It’s Still Early

I realize we’ve reached Memorial Day and that is often a signpost for people to start reacting to numbers, whether by individuals or what your team as a whole has put up. While I am not against using today as a day to start aggressively looking at your team and trying to pinpoint weaknesses, I would caution that it is still early. If you follow me on Twitter, you have probably seen me lament (whine?) about my terrible pitching staff in my 10-team 4×4 AL Only league. We use just six pitching spots with 4 SP and 2 RP. Comprised initially of Scott Baker, Dallas Braden (qualified RP) Felix Hernandez, David Purcey, Andrew Sonnanstine and Joakim Soria, I watched as my ERA started poorly (4.93 after week 1) and just rose meteorically into the stratosphere (5.49 by week 3 and above 5.00 until week 6). I eventually shuffled Purcey out for Kyle Davies, but he was back to being Kyle Davies by the time I got him. Once Soria hit the DL, I scooped Scott Feldman and Josh Outman, but nothing worked.

Every time I got a nice outing, Sonnanstine was there to completely erase it and then some. Feldman gave me two strong starts, but Sonnanstine wasn’t having any of it. Then Outman comes along and starts throwing brilliantly, but Baker was there in a flash to cut out that nonsense. I was starting to get frustrated as my ERA hovered at, around or above 5.00 deep into May. Finally, I made a real move. I traded some of my offensive depth for another arm. I don’t think there’s a single media outlet that I participate in where I haven’t suggested buying low on Baker and his teammated Kevin Slowey. So I practiced what I was preaching and grabbed Slowey for Shin-Soo Choo. But alas, Baker and Hernandez both crapped the bed in their first starts of the week and I figured here we go again. However, that proved NOT to be a precursor of things to come for the Kramerica Industries. The first starts of Baker and Hernandez would stand as the only non-quality starts out of nine for my team. Feldman and Sonnanstine threw very strong games, each notching a win. Newcomer Slowey enjoyed an excellent debut on my team with his third straight gem going 7+ and grabbing a W.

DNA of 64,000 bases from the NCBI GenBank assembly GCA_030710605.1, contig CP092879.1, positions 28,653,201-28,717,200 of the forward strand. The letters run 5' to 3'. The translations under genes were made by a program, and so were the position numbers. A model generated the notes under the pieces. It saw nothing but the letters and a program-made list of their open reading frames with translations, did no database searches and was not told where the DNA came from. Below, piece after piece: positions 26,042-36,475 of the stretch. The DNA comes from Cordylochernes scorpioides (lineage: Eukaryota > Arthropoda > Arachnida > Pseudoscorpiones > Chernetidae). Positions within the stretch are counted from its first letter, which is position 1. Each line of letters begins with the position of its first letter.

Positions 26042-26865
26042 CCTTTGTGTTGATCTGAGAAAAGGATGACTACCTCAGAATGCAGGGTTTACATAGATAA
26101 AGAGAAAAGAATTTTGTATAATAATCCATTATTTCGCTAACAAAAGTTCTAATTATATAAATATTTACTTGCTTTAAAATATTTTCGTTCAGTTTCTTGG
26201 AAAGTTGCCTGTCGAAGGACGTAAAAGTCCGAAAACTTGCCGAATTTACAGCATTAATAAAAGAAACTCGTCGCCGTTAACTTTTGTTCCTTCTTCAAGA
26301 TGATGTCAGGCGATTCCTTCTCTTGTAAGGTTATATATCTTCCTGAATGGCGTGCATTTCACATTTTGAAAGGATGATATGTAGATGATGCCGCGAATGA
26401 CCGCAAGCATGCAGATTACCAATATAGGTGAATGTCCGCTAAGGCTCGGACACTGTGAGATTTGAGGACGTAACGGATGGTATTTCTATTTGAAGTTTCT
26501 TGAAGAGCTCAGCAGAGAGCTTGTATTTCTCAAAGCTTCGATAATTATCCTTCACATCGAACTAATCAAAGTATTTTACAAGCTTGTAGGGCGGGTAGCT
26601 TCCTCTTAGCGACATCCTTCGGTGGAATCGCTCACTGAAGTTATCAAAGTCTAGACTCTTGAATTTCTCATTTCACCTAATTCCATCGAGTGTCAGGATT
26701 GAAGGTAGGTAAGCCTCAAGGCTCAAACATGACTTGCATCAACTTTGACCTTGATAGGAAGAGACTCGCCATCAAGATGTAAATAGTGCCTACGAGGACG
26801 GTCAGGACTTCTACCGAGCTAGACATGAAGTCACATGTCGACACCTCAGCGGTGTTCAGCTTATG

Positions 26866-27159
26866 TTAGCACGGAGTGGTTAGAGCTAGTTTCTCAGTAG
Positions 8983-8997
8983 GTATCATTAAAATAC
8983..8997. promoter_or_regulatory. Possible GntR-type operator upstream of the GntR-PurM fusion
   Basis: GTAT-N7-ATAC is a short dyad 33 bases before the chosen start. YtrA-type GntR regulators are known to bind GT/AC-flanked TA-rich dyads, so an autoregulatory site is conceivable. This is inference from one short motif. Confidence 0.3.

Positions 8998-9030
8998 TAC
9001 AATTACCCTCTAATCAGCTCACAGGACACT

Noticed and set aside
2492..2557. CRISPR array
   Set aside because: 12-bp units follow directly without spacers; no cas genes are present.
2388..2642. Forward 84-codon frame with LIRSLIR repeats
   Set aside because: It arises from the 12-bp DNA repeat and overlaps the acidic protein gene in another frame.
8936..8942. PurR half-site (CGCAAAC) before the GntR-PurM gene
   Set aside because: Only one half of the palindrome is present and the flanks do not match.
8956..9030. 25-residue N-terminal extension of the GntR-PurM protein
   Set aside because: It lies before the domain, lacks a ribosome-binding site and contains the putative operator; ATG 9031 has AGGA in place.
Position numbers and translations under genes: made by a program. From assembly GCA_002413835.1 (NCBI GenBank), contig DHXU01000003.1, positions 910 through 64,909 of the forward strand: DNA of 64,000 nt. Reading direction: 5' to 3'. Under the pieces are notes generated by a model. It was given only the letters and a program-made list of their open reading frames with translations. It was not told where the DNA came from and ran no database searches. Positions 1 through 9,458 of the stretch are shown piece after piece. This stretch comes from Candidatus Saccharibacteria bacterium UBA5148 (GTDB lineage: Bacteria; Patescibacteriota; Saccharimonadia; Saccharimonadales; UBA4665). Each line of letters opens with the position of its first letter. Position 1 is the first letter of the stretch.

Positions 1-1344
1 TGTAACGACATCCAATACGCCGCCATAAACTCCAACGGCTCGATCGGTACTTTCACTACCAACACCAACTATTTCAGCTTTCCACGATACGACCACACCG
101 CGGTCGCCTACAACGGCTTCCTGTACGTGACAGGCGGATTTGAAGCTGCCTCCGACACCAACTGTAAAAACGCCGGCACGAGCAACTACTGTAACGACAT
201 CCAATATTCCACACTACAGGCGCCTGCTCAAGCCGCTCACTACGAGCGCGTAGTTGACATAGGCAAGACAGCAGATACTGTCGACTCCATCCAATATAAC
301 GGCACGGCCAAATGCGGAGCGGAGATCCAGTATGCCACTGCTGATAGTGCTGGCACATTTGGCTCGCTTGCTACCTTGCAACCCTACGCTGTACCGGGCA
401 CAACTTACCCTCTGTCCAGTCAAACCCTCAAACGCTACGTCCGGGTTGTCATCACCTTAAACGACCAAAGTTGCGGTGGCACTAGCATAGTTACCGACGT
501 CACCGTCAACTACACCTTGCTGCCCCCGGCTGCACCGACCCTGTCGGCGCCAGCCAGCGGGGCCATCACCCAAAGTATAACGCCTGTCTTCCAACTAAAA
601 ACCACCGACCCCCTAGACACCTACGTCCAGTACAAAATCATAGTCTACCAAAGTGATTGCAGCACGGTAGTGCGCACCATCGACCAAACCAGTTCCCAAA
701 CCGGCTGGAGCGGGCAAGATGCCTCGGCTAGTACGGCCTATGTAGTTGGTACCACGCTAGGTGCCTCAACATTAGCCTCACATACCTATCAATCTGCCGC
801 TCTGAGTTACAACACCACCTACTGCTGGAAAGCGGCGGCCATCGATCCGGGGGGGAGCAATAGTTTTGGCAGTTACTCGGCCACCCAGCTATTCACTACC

But the All-Star was Outman (great name for a starting pitcher, btw… much better than Balfour). Coming off of a struggle against Toronto, I picked him up in a free agent buy on May 10th for just a $1 (real $, not FAAB). I targeted him mainly because of his nice K-rate (despite not counting Ks in this league), quality home park and upcoming schedule. He had the lowly Royals, the Rays (who can’t seem to beat lefties according to my good friend Jason Collette… more on that in a second) and the D’Backs. I was set to give him a 3-start audition with the last coming on the day of our next buy. He certainly couldn’t be any worse than what I was getting. Just as I drew it up he beat KC handily, STEAMROLLED the Rays and played with fire (5 BB/0 K) & escaped against the D’Backs. The latter two came in week 7 giving him 13+ IP of 0.66 ERA and 0.95 WHIP. Back to the Rays vs. southpaws for a minute. Though I went with Collette on that one as he’s a diehard Rays fan, I was blown away when I saw that the Rays actually have the most runs scored against lefties by a wide margin. That said, Outman got the best of them, lefty Brett Anderson wasn’t terribly sharp by still got his first major-league win and Dallas Braden was strong through seven but the Rays beat up righties Andrew Bailey and Brad Ziegler to salvage a win in the 3-game set.

I’d be remiss if I didn’t mention that Hernandez and Baker redeemed themselves on Sunday going a combined 16+ innings allowing just four runs and 15 base runners good for a 2.21 ERA, 0.92 WHIP and 2 wins. All told, my six starters went 60+ innings of 3.12 ERA and 1.17 WHIP while going 6-2. I lowered my ERA from 4.98 to 4.60 and my WHIP from 1.42 to 1.37 which brings me back to my original point: it is still early enough that a strong week can drastically move the needle on your numbers. This was a very good week for my starters, but it wasn’t some otherworldly performance that can’t be duplicated a couple more times in the next month or so. Yes at-bat and inning totals are piling up as we get ready to flip the calendar to June, but don’t give up on a category and just say, “Oh it’s too late, I’m buried in that… might as well forget about it.” If you’re going to do that, you might as well forget about your season.

Another tip, and this works especially well for offensive categories, is to sort through your league history and see what the winning total was a year ago. See how the top team in your standings is currently pacing. Chances are they are set to blow last year’s winning mark out of the water meaning they are likely to regress. Check your pace as well. We’re about 30% through the season which means there is still a TON of time left and outside of a team just LITTERED with catastrophic injuries, no one should be throwing in the towel yet.

Advertisements

Leave a Reply

Fill in your details below or click an icon to log in:

WordPress.com Logo

You are commenting using your WordPress.com account. Log Out / Change )

Twitter picture

You are commenting using your Twitter account. Log Out / Change )

Facebook photo

You are commenting using your Facebook account. Log Out / Change )

Google+ photo

You are commenting using your Google+ account. Log Out / Change )

Connecting to %s

%d bloggers like this: